Auxilia Katongomara Chronicle Reporter
CHILD molesters are not only being spared prison – they are being sent to perform community service at primary schools around the country without parents knowing, The Chronicle can reveal.
Last night, two MPs demanded answers from the Justice Ministry.
The Chronicle yesterday revealed how Zimbabwe’s courts have progressively lowered the age of consent to 12 years from 16, with child abusers being released back to the community with a simple ticking off.
Now, our shock investigation shows that magistrates are exposing children to further abuse by sending child sex predators to perform community service at primary schools.
Bulawayo East MP Thabitha Khumalo yesterday said Zimbabwe’s judiciary was committing “genocide”, arguing that lenient sentences were allowing paedophiles to target children with the real risk of infecting them with HIV and ruining their future.
She blasted: “What the system is doing is genocide because we’re killing our own children. We’re sending the next generation to death not just by the lenient sentences but also because there is HIV/AIDS.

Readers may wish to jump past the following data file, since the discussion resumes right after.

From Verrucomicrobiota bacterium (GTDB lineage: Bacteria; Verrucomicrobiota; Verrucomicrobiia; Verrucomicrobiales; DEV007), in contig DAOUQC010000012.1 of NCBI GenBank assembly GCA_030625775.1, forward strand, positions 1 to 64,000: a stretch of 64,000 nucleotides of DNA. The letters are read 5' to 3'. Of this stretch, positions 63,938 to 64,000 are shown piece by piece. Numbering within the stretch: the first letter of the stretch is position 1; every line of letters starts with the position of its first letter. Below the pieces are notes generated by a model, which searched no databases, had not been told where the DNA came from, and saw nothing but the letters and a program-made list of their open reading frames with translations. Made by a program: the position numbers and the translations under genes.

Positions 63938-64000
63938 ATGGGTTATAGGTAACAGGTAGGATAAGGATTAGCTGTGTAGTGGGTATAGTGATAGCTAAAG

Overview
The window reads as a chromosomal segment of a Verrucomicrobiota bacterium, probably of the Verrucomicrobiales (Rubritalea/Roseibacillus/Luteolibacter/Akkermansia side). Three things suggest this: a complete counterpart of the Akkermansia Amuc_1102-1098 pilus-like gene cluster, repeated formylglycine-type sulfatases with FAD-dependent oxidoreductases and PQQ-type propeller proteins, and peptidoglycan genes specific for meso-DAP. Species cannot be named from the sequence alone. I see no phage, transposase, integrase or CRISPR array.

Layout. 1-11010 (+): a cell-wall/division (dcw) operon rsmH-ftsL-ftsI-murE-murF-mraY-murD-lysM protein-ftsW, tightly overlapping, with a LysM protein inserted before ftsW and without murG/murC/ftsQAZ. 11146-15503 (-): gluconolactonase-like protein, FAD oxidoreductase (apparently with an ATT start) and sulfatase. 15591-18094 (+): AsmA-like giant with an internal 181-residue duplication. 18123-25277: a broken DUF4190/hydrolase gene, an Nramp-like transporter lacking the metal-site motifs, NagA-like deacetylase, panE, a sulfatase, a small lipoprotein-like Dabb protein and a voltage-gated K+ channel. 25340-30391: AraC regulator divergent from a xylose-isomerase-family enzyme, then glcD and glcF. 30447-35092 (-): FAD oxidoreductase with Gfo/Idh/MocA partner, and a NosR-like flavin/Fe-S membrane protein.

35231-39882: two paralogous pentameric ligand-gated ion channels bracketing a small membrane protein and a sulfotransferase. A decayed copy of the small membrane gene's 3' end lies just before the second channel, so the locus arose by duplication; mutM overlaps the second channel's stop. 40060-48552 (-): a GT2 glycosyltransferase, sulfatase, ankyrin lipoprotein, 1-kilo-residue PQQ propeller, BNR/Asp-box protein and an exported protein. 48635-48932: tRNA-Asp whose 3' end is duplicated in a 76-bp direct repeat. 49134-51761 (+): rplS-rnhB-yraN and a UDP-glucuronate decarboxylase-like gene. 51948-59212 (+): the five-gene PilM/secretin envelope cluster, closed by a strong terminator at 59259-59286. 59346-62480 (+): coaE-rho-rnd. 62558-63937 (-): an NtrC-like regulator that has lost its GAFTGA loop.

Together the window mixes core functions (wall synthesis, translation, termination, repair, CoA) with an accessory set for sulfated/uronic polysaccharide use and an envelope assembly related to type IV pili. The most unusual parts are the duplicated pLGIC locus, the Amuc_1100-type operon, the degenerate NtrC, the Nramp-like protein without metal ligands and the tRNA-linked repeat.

“Sending a paedophile to a place where he can molest other children is like sending a thief to do community service in a shop where he can steal, and that shows a serious failure in our justice system.”
Another MP, Priscilla Misihairabwi-Mushonga (MDC, Umzingwane) said the Justice Ministry should step in immediately and ensure no child is put at risk by sending child molesters to their schools.
Misihairabwi-Mushonga is also demanding an electronic register of sex offenders to help courts to identify nomadic repeat offenders conducting their wicked activities across provincial lines, making it difficult for the police to find records of their past convictions.
Shown our findings of a pattern of sending child molesters to perform community service at schools by the courts, the MP said: “I didn’t know that it was happening, but now that we know, we’re not going to wait for a law but we’re going to take it up with the Ministry of Justice.
“It doesn’t make sense that you’re trying to get somebody off alcohol and you give them community service in a bar, that’s unacceptable.”